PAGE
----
In terms of specific cuts, the program she takes on most directly is the F-35 Joint Strike Fighter, citing its dependence on vulnerable close-in bases due to its short range. As the single largest acquisition program in the Defense Department, the F-35 is a natural target and one that has suffered its share of setbacks. For better or worse, the program enjoys significant support on the Hill, with Congress appropriating more money for F-35s than the military has requested for many years running. She does not propose a specific cut for the program, which is projected to consume some $126 billion over the next ten years. But to understand the magnitude of potential savings, cutting the planned number of F-35s procured over the next decade by a third (324 fewer planes) could save around $38 billion. In contrast to the F-35, Clinton voices strong support for the B-21 bomber program because of its greater range.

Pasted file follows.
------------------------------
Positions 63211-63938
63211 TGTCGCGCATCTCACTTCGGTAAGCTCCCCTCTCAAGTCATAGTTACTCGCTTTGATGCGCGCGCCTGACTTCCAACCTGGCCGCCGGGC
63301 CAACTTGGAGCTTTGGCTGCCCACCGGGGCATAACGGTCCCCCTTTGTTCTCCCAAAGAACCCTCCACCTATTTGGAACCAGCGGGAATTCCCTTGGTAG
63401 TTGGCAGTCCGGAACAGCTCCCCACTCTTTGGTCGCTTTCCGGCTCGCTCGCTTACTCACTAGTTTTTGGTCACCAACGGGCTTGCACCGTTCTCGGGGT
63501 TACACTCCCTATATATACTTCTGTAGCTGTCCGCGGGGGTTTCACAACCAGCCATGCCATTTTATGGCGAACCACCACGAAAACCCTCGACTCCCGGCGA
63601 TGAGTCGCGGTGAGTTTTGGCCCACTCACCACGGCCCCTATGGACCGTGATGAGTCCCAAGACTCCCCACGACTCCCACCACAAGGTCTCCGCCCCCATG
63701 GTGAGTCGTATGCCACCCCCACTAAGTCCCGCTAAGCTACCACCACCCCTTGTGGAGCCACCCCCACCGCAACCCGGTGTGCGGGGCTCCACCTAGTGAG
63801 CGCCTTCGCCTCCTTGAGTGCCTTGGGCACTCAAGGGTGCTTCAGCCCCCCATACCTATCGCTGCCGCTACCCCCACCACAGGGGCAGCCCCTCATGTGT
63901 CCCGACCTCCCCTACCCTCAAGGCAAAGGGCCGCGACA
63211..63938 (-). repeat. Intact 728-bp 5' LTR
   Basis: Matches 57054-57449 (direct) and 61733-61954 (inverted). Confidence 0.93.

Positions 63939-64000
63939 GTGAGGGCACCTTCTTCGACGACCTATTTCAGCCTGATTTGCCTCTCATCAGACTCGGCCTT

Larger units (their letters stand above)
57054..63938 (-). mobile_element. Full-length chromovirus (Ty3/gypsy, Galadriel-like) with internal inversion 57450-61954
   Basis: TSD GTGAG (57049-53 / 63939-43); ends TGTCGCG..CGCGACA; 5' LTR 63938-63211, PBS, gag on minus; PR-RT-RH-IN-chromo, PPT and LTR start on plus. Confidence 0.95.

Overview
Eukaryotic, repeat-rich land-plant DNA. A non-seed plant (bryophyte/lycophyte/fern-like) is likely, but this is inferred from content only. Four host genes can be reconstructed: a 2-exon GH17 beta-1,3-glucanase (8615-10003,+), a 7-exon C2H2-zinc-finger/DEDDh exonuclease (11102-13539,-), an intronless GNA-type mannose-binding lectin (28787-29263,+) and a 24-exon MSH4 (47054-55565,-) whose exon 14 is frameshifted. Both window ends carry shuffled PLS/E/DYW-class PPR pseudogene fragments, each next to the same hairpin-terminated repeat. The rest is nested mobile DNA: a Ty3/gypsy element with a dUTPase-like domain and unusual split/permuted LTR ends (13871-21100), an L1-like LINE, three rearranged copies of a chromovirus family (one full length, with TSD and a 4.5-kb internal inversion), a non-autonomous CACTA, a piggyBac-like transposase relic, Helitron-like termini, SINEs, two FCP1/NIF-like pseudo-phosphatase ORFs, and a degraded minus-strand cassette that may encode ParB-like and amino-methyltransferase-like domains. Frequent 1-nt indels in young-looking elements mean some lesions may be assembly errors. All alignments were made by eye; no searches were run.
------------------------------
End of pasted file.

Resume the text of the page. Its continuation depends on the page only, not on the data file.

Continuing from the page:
Clinton targets the Navy for cuts, citing the vulnerability of surface ships to Chinese anti-ship missiles. Her solution is that “instead of continuing to expand the fleet of vulnerable surface ships, the navy should invest in accelerated maintenance and next-generation submarines.” Savings could be achieved by reducing the number of new surface combatants being procured, although the Navy is already committed to buying the next two Ford-class aircraft carriers. Savings from reducing other surface combatants, however, could easily be offset by the costs of additional Virginia-class subs. Without knowing the specifics of the approach, it is reasonable to think that such a rebalancing could be near cost-neutral – rather than cost-saving – within the Navy.